Palaeogene Period FACT FILE

The Palaeogene (/ˈpæliːɵdʒiːn/ or /ˈpeɪliːɵdʒiːn/; also spelled Palæogene and Paleogene; informally Lower Tertiary) is a geologic period and system that began 66 and ended 23.03 million years ago and comprises the first part of the Cenozoic Era.  The Palaeogene is divided into three epochs: Palaeocene, Eocene and Oligocene.

*Based on 'The Geologic Time Scale 2012' by F M Gradstein, J G Ogg, M Schmitz & G Ogg (2012), with additions. Credit: British Geological Survey

The beginning of the Paleogene Period was very warm and moist compared to today’s climate. Much of the earth was tropical or sub-tropical. Palm trees grew as far north as Greenland! 

 

By the end of the Paleogene the climate began to cool.

 

The Paleocene is the first epoch of the Paleogene.  During this epoch isolated continent of India moved north and collided with Asia. The end of the epoch, is marked by an an abrupt rise in Global Mean Temperatures creating a wetter climate and a rise in sea level.

The BBC Nature website has a very good section on the Palaeocene.  

 

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The early part of the second epoch of the Palaeogene, the Eocene, is thought to have had the highest Global Mean Tempertaures of the Cenozoic Era, with mean temperatures about 30° C; relatively low temperature gradients from pole to pole; and high precipitation in a world that was essentially ice-free.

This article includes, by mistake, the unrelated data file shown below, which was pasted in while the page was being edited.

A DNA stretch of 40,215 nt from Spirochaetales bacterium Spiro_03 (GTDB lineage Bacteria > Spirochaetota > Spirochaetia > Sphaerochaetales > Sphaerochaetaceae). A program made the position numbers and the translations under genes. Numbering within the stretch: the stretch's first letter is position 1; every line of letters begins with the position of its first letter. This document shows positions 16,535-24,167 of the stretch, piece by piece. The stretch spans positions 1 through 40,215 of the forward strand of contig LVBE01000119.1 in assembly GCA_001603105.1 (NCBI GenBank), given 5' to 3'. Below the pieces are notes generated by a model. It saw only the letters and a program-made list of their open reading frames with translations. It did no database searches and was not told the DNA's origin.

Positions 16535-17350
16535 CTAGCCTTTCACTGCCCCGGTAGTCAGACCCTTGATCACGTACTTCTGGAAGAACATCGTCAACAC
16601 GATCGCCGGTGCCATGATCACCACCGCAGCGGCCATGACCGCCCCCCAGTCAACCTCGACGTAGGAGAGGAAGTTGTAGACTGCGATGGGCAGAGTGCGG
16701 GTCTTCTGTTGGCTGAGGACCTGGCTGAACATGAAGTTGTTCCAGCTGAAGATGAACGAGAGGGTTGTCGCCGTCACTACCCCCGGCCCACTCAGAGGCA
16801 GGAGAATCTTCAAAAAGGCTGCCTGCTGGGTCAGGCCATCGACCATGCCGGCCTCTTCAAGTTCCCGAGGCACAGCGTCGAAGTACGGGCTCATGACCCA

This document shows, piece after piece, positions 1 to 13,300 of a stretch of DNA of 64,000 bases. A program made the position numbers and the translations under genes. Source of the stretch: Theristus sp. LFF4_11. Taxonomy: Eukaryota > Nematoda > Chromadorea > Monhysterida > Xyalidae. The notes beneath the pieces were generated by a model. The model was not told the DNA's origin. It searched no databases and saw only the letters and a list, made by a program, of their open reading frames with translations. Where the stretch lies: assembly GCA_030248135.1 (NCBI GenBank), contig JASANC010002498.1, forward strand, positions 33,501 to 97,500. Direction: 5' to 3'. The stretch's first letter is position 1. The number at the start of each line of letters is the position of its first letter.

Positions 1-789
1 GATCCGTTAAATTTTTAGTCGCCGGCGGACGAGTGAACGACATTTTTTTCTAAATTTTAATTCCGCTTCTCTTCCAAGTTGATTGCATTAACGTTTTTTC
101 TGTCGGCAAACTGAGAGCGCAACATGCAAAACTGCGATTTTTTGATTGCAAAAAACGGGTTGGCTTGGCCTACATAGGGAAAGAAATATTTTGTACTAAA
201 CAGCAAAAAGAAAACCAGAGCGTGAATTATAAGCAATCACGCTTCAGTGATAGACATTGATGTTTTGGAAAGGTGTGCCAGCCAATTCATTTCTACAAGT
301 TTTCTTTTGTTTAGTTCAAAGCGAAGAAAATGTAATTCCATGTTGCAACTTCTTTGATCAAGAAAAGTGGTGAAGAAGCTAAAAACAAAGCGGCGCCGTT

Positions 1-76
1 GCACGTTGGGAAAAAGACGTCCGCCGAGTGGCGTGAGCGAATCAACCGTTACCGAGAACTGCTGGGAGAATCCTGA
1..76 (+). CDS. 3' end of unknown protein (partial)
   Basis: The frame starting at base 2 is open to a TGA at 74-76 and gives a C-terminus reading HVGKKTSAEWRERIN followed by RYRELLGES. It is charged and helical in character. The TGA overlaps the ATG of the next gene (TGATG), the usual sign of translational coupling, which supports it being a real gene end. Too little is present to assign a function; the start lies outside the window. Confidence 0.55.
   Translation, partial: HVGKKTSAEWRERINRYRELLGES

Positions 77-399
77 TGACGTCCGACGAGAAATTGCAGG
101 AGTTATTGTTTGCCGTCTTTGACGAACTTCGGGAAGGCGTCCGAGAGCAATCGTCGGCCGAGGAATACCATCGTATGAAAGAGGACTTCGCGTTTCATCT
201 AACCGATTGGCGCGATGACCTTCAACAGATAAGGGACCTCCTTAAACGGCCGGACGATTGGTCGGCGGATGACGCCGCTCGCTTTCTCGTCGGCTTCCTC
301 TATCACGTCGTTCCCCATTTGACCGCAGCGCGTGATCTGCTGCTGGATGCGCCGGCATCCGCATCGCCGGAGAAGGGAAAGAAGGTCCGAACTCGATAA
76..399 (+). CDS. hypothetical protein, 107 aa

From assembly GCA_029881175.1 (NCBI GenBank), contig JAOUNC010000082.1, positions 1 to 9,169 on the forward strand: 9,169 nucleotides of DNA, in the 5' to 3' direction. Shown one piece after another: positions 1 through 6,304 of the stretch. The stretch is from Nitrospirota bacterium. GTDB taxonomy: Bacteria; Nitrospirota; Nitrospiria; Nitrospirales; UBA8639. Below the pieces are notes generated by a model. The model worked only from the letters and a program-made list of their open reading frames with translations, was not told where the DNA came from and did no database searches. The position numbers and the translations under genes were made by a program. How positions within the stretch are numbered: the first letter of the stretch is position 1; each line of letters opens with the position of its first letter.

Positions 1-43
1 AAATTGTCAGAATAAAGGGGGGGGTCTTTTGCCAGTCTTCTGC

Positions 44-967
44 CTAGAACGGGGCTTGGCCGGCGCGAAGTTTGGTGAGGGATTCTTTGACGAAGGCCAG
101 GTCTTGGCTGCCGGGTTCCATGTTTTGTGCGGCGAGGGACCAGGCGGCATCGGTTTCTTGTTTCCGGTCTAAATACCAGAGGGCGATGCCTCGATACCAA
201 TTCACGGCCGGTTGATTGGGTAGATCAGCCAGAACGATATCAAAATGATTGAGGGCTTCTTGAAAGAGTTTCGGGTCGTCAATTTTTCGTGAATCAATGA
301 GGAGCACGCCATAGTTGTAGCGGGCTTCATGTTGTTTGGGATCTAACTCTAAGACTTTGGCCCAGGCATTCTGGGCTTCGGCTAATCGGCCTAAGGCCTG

It was an important time of plate boundary rearrangement, in which the patterns of spreading centres and transform faults were changed, causing significant effects on global oceanic and atmospheric circulation. 

The BBC Nature website has a very good section on the Eocene.  

 

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The Oligocene Epoch, is the third epoch of the Palaeogene and lasted from about 33.9 to 23 million years ago. During this epoch we can observe in the fossil record the appearance of the first elephants with trunks, early horses, and the appearance of many grasses.

The BBC Nature website has a very good section on the Oligocene.  

 

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